The live export industry is in heavy seas and the pressure on it from the animal welfare movement will continue to grow, as will the cost of trying to defend it. But it is never too late to change. Other industries have had to, and I personally will not be sorry to see the last livestock ship sent to the scrap yard. In that I know I am not alone.


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I think that Jenny's latest

I think that Jenny's latest posting requires a serious and concerted response from the Australian people, to John Howard and to Peter McGauran.

Don't let Howard fob you off to McGauran, because he seems to be incapable of formulating a coherent response to informed criticism. Morals, with this government (not that the Opposition's policies are any better) take a very distant last place to trade deals and cultural cringe, it seems.

These people will NOT treat Australian animals any differently because we ask them nicely, nor is that the issue. The fact that they treat animals like this at all (and it is not only Egypt, Animals Australia and PETA also filmed and documented practices in Kuwait, Oman, Bahrain and Qatar - see www.animalsaustralia.org.au and go to the live export links, also see www.liveexportshame.com and www.savethesheep.com) is sufficient grounds for Australia to take a stand and REFUSE TO SEND THEM. No other country can supply the volumes that these people seem to require, so the trade as a whole will eventually have to end as a matter of course.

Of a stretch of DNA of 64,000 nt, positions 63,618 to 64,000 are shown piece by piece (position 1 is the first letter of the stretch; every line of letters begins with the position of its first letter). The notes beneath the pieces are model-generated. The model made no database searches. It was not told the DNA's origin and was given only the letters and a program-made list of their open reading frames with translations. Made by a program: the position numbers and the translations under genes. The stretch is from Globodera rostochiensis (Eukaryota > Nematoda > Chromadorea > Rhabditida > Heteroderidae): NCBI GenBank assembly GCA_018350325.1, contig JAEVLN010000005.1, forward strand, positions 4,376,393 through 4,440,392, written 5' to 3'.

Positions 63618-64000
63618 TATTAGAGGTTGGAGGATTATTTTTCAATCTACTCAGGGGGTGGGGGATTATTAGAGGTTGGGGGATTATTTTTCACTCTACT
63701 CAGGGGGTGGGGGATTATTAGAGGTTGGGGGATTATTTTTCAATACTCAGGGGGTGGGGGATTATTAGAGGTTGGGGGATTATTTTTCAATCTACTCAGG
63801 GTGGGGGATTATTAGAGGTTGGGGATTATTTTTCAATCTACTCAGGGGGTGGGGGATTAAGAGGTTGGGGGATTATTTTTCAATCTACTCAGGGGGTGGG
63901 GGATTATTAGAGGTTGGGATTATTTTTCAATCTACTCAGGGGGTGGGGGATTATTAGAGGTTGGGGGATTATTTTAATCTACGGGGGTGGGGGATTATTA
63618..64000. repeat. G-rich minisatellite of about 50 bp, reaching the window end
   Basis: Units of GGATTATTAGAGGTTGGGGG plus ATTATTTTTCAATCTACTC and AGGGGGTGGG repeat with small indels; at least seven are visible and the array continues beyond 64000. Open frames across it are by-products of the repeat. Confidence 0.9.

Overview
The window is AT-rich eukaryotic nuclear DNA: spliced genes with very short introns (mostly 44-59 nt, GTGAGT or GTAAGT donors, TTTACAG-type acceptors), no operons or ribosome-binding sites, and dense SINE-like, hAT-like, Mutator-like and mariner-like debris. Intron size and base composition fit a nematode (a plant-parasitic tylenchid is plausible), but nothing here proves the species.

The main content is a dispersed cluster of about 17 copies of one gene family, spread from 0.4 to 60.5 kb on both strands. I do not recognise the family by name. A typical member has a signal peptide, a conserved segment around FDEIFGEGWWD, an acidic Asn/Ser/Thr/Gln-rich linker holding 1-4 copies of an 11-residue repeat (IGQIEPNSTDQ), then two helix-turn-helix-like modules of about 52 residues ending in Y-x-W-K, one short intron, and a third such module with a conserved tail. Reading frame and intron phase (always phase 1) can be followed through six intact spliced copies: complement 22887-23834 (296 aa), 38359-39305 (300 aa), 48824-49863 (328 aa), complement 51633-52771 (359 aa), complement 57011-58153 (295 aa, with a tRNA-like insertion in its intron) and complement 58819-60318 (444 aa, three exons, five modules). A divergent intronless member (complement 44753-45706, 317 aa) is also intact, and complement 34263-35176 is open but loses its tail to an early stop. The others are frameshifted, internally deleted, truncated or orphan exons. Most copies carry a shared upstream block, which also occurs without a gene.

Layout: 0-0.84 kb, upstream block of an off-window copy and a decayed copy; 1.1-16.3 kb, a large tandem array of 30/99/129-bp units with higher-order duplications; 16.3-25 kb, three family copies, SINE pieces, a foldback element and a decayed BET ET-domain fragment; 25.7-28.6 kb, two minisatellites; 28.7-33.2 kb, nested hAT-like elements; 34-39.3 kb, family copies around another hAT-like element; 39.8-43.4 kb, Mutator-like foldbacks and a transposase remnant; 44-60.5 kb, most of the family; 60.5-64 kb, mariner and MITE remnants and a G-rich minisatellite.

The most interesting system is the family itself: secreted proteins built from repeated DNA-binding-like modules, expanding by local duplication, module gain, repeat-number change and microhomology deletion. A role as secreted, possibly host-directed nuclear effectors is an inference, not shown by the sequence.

Australia's participation in the trade has clearly has made no impact on animal welfare practices - after 30 years, if what we have seen are improvements, then God help us all. Please - let's put a stop to it before millions more animals are savaged this way.

Live Animal Exports

Dear Jenny (and others), thanks for an excellent, really well-informed article on this unspeakable, indefensible trade in animal suffering and misery.

The point about the "downstream processing" is also a valid one, if we were to concentrate on the economics of this over the morals. But as Animals Australia (and all groups associated with this campaign) agree - some things are so bad, so indefensible, that nothing makes them okay. Perhaps some more information about to just what amount the Federal and State governments actually subsidise this iniquity would be good - since the Heilbron/Larkins report and the report by the WA Meat Processing Industry, nothing much has come to light about that. At that time it was something like $400,000 worth of AQIS fees waived for the live export trade in Western Australia alone, while each of the major processors over there was charged that - per year.

Those reports also looked at lost GDP and lost household income as a result of the live export trade The real truth about that would be excellent, particularly now that we know the relative worths of the live trade and the frozen trade. We don't seem to be able to win - and stop it - with the cruelty argument, perhaps we can do it with the economic one.

Suzanne Cass

Live Export Campaign Co-ordinator

Against Animal Cruelty Tasmania

Ethics and another dirty deal in our name

Ethics and another secret dirty deal

We talk a lot about Ethics on Webdiary and one of our main criticisms of the Howard Government is about its conduct on so many issues which we feel brings shame on this country. When Ethics are set aside by Government then we get lies, deceit, secret backdoor deals and an arrogant disregard for public opinion, with our international reputation dealt yet another blow. We are now fronting up to another secret dirty deal.

I think this is a very important issue and when we know something unethical is about to be done in our name, I think we should do something about it, not just talk about it. So I am asking Webdiarists to do just that.